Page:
You Can Depend On Me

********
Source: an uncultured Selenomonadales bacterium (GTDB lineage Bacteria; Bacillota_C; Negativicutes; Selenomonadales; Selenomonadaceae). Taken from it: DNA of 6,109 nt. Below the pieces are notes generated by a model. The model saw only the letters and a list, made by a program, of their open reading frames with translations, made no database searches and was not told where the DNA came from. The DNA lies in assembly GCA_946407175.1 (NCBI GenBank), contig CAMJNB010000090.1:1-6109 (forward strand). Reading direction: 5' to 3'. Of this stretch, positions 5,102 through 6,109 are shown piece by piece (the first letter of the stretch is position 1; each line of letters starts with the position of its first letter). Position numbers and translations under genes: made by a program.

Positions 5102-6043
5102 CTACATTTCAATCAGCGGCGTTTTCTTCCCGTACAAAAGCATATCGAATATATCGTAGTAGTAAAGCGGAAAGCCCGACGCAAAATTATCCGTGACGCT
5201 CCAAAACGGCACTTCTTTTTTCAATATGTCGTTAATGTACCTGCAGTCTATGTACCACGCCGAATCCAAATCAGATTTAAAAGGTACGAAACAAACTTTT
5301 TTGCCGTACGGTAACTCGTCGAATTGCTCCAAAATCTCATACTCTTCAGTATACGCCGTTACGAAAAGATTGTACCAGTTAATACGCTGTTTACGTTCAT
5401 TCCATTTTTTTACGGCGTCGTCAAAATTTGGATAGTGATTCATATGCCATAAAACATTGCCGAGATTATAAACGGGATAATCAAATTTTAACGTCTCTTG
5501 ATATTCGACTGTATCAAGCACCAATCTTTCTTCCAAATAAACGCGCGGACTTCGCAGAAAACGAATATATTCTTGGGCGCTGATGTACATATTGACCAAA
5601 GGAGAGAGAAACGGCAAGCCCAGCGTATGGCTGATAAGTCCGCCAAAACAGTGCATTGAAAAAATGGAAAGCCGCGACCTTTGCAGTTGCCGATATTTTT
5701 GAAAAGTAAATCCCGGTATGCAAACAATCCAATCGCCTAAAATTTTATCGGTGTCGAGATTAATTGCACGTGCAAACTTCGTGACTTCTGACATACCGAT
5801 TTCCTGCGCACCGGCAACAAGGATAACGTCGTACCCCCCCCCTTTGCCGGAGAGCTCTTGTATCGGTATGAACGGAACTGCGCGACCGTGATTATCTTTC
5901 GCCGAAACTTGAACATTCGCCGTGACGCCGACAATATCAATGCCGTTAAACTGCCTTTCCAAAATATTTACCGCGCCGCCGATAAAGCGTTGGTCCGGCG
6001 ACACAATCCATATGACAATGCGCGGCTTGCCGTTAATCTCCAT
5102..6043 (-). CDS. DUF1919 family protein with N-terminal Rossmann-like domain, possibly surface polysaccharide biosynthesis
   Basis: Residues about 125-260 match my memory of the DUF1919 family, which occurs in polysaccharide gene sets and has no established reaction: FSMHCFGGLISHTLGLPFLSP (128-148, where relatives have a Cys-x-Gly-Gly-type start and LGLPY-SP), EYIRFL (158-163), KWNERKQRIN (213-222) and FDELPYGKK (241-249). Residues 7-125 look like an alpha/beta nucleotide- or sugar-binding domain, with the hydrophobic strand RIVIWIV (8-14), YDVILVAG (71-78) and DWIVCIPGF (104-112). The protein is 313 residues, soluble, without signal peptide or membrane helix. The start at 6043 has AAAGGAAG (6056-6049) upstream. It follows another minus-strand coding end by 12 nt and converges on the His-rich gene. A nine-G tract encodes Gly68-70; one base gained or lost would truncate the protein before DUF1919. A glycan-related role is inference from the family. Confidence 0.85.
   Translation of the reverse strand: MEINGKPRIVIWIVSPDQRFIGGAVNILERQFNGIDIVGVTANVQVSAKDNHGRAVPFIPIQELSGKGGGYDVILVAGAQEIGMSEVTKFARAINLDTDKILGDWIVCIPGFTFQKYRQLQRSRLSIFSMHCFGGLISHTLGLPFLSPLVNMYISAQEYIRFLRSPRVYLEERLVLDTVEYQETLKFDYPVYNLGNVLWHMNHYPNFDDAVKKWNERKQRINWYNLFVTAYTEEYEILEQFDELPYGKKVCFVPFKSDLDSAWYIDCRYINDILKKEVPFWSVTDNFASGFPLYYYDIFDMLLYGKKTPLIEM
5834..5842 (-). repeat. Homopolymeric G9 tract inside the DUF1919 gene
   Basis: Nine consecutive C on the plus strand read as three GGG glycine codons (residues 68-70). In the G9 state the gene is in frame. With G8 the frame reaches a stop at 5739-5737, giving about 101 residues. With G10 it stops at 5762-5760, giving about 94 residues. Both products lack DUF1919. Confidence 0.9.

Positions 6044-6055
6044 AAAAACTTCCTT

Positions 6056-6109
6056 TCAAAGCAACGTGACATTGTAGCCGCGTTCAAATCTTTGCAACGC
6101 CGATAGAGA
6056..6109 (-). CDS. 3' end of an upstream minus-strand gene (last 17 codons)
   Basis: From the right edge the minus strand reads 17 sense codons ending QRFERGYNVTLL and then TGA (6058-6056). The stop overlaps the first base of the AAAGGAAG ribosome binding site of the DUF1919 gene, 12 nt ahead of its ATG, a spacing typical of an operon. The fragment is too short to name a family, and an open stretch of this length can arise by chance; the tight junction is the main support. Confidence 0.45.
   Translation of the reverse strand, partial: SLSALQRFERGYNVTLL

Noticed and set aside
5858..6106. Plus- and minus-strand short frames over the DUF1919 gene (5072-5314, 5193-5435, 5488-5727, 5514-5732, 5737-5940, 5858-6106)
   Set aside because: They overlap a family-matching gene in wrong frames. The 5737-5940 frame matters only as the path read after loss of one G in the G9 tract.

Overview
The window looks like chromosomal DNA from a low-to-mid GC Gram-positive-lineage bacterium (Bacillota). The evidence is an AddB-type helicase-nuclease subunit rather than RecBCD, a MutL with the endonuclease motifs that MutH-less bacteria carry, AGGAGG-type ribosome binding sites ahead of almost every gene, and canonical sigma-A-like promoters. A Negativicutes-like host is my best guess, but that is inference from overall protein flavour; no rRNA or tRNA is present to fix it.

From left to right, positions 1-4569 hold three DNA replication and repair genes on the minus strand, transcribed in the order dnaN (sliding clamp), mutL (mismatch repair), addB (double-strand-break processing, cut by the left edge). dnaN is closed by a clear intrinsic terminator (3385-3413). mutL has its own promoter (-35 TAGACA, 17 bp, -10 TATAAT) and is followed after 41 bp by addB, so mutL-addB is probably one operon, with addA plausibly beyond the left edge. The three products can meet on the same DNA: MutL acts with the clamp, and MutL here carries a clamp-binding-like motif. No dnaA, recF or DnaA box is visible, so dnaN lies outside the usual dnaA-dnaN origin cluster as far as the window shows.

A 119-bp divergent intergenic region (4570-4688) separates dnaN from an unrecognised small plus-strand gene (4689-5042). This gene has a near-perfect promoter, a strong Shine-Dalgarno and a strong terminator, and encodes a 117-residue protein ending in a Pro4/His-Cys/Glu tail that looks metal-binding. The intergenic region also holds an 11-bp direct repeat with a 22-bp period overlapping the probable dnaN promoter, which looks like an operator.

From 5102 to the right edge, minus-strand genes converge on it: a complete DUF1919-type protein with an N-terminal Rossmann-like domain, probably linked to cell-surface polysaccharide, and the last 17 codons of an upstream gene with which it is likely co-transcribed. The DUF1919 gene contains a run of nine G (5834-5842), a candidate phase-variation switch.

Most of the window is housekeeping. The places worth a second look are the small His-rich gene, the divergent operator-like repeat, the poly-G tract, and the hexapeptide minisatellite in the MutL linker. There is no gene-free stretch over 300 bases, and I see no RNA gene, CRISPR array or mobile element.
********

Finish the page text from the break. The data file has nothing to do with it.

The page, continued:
Among the swing-based trumpeters of the last 50 years, Ruby Braff, perhaps the last great abstract expressionist in jazz, has not only loomed larger than others for the instant identifiability of his tone and phrasing, but also for his indefatigable support of quality standards, those either completely overlooked by his peers or those played a few dozen times and then ignored. As a case in point, consider his treatment of the eight gems heard on this latest release, all but one of which, Hoagy Carmichael's "Little Old Lady," are, or should be, basic to all jazz musicians' repertoires. Most of them, such as the variously tempoed "Time On My Hands," "The Man I Love," "Just You, Just Me," "S'posin'," "On the Alamo," and Earl Hines' "You Can Depend on Me," are hardy survivors of the Swing Era, whose chord progressions were widely plundered by the boppers of the ‘40s and ‘50s, but the Texas Guinan-inspired "Big Butter and Egg Man," a 1926 number immortalized by Louis Armstrong and Muggsy Spanier, and the balladic "Little Old Lady," an obscure 1936 show tune, are almost completely forgotten outside the world of trad. Accompanying the always imaginative cornetist are pianist Johnny Varro, acoustic guitarist Bucky Pizzarelli, bassist Bob Haggart, and drummer Jim Gwin, stylistic soulmates all.